DA’s Edmund van Vuuren said the scheme would cost South Africa at least R3bn a year
A CASH injection of R750 million has been made available to universities by the National Treasury to fund 2011 final year tertiary students who qualify for a government-issued loan.
This came after President Jacob Zuma’s announcement at the ANC’s 99th birthday celebrations last Saturday that “deserving” final-year university students with National Student Financial Aid Scheme (NSFAS) loans, irrespective of their pass mark, would a receive a bursary equivalent to the full costs of their final year studies including living expenses.
This would essentially mean that students’ final year bills would be converted to bursaries.
The new scheme does not take into consideration loans preceding students’ graduate year.
Eastern Cape universities this week welcomed the ANC initiative.
Walter Sisulu University (WSU) spokesperson Angela Church said the reform would realise the dreams of many rural students.
“This will improve the university’s throughput rate as the majority of WSU students come from rural backgrounds where there are financial constraints,” she said.
Deputy registrar of Rhodes University Gcinibandla Mtukela said: “The university sees this as a positive move whose value will be fully realised if the necessary additional funding is allocated to back the commitment.”
Nelson Mandela Municipality University spokesperson Roslyn Baatjies said they could not see any future problems with the scheme.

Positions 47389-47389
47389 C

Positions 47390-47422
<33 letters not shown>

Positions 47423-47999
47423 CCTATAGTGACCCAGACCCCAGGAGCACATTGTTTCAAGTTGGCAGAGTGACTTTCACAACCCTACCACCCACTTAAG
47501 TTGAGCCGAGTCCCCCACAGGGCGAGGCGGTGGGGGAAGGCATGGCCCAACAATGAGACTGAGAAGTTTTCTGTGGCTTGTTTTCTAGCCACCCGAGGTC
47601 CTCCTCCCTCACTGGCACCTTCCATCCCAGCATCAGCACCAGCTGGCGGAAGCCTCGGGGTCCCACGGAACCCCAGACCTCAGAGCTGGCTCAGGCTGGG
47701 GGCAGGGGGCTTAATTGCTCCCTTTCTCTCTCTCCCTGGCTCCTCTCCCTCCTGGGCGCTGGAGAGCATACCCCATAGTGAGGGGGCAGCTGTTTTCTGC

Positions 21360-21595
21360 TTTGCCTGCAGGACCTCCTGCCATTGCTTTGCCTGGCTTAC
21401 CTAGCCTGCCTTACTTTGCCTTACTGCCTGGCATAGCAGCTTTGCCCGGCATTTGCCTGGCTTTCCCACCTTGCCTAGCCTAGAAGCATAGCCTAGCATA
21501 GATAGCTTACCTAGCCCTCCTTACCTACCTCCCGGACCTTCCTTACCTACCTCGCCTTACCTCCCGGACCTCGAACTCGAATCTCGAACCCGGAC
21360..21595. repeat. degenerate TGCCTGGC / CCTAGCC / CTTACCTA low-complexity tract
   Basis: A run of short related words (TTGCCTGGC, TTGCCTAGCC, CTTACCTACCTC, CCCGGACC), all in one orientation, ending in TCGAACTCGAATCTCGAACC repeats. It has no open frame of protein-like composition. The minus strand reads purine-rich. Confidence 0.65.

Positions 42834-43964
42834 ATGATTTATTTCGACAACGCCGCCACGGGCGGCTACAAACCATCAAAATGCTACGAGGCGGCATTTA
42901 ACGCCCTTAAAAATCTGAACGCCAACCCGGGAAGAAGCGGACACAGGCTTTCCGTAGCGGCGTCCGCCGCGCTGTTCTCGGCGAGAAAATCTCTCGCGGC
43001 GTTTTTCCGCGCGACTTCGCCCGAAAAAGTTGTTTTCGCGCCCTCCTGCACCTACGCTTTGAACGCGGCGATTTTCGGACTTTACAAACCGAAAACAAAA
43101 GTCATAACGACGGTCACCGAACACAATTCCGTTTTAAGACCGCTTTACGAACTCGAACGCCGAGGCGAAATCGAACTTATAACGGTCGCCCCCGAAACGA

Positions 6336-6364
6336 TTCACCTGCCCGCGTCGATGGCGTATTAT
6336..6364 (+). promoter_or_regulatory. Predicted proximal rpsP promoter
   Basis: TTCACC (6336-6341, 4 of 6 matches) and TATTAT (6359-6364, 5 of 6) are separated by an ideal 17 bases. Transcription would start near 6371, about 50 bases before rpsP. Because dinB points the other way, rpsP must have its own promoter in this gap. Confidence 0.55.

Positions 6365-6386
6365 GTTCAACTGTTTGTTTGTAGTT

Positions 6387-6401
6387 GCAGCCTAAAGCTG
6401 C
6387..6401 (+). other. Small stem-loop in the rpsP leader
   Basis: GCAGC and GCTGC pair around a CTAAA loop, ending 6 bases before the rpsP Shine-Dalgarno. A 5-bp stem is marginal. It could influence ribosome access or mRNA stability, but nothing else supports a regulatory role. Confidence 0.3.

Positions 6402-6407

Last year alone the three universities assisted 10 688 university students and the loan total came to R261 038 752.
In a statement, issued to clarify the finer points of the scheme, NSFAS chief executive office Ashley Seymour said: “It is important to distinguish that only the loans awarded to students in their final year and who qualify for NSFAS funding will be converted to bursaries on successful completion during 2011.
“Should any of these final year students have any loan outstanding for loans in preceding years, these loans per their terms and conditions remain repayable.”
NSFAS spokesperson Bonny Feldman said the new reform was set up to make education “accessible” for all.
“It is a positive incentive for final year students to get through the year and will cut graduate loan costs down,” she said, adding that it will work “in the same fashion” that the existing loan system works.
Feldman could not confirm how many 2011 students would form part of the new category and the amount of money needed to assist them.
But the DA has warned that Zuma’s late Christmas present would cost taxpayers triple.
DA education spokesperson Edmund van Vuuren said yesterday the scheme would cost South Africa at least R3bn a year.
Van Vuuren said the scheme needed to ensure students “did not abuse” the gift from Zuma.
“There are people who are going to try and manipulate the system … they must ensure correct measures are put in place,” he said. — email@example.com